The recent case of McCann v. Unum Provident, 2013 U.S. Dist. LEXIS 13132 (D.N.J. Jan. 31, 2013), illustrates this situation, and how courts in the Third Circuit apply the safe harbor provision of ERISA. In McCann, a medical fellow purchased a policy that was offered to him at a discount through his employment. McCann paid the premiums directly. The policy took effect when his fellowship had ended. Benefits were denied and Unum argued that ERISA applied. The court ultimately agreed with Unum and held that the policy in question fell under ERISA and the “safe harbor provision” did not apply.

The safe harbor provision of ERISA removes a disability insurance plan from ERISA coverage if:

In December 2012, we posted a blog regarding laws protecting Long Term Care Insurance consumers. Long Term Care is becoming an increasingly important area of focus as our population ages. However, the data inescapably indicates that LTCI is far more of a women’s issue than a men’s issue.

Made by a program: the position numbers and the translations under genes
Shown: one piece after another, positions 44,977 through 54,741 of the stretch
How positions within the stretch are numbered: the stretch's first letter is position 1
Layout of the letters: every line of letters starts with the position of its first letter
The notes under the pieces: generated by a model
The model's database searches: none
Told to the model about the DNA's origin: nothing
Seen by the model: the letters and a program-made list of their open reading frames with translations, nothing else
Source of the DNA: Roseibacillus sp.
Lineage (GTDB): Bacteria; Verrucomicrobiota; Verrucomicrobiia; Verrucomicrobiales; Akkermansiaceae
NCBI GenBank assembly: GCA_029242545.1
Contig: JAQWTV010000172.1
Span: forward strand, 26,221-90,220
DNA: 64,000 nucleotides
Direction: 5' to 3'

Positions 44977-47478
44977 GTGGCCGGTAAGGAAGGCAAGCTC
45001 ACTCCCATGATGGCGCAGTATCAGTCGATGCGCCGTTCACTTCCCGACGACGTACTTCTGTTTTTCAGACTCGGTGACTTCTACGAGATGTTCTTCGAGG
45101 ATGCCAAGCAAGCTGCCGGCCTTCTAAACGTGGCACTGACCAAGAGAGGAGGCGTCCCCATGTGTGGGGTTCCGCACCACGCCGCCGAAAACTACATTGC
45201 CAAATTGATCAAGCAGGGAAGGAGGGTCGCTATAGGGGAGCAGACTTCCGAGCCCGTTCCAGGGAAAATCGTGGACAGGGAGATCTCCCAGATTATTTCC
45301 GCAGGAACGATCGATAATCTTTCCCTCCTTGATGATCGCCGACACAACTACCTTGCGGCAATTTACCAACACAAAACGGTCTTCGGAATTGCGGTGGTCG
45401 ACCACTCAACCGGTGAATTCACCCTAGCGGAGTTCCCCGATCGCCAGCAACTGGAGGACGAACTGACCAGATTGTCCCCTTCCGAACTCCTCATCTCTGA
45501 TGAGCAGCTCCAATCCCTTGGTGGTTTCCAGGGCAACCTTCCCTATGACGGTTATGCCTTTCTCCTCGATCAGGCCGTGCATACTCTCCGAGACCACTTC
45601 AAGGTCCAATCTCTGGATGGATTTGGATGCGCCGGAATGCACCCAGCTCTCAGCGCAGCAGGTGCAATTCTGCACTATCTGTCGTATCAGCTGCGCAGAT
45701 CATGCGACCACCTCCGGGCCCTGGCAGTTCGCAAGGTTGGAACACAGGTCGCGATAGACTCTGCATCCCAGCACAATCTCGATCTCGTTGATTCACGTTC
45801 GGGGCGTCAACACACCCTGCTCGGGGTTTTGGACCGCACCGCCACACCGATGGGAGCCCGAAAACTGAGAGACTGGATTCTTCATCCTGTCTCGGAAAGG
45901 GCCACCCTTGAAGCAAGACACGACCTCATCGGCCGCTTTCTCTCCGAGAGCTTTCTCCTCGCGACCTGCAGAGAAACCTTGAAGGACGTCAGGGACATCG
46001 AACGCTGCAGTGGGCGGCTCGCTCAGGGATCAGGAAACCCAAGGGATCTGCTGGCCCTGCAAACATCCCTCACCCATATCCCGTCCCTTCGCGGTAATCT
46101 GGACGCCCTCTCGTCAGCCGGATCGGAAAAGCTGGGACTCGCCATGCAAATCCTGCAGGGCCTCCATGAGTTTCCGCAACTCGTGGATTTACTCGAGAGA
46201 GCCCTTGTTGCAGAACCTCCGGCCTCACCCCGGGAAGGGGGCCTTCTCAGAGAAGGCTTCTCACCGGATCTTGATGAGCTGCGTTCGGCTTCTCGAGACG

The New York Times recently published an article highlighting the special issues that women face as LTCI consumers. From a financial perspective, the Long Term Care Insurance market has been shrinking–with many carriers ceasing to sell policies altogether and others raising premiums by significant amounts–as the aging American population has increasingly come to call on benefits and insurers realize the true cost of the policies to their bottom lines. This issue is magnified in the case of women, who statistically live longer than men and consequently cost insurers the majority of money in LTCI benefits. Genworth Financial, the top LTCI carrier in the country, has announced that it will be raising premiums by up to 40% for single women applying for coverage. This “gender-distinct” pricing is legal in 48 states, including New Jersey. Statistics cited in favor of such pricing increases center around the fact that women have, on average, longer life spans than men. They are therefore more likely to be widowed and living alone by the time they are elderly, or to reside in nursing homes whose costs are covered by LTCI. These difficulties are in addition to increasing stringencies in the underwriting process, including home visits rather than telephone interviews, reduced inflation protection, and longer elimination (waiting) periods. More cynical speculators opine that the true reason is lower interest rates set by the Federal Reserve, which reduces insurers’ returns on invested premiums.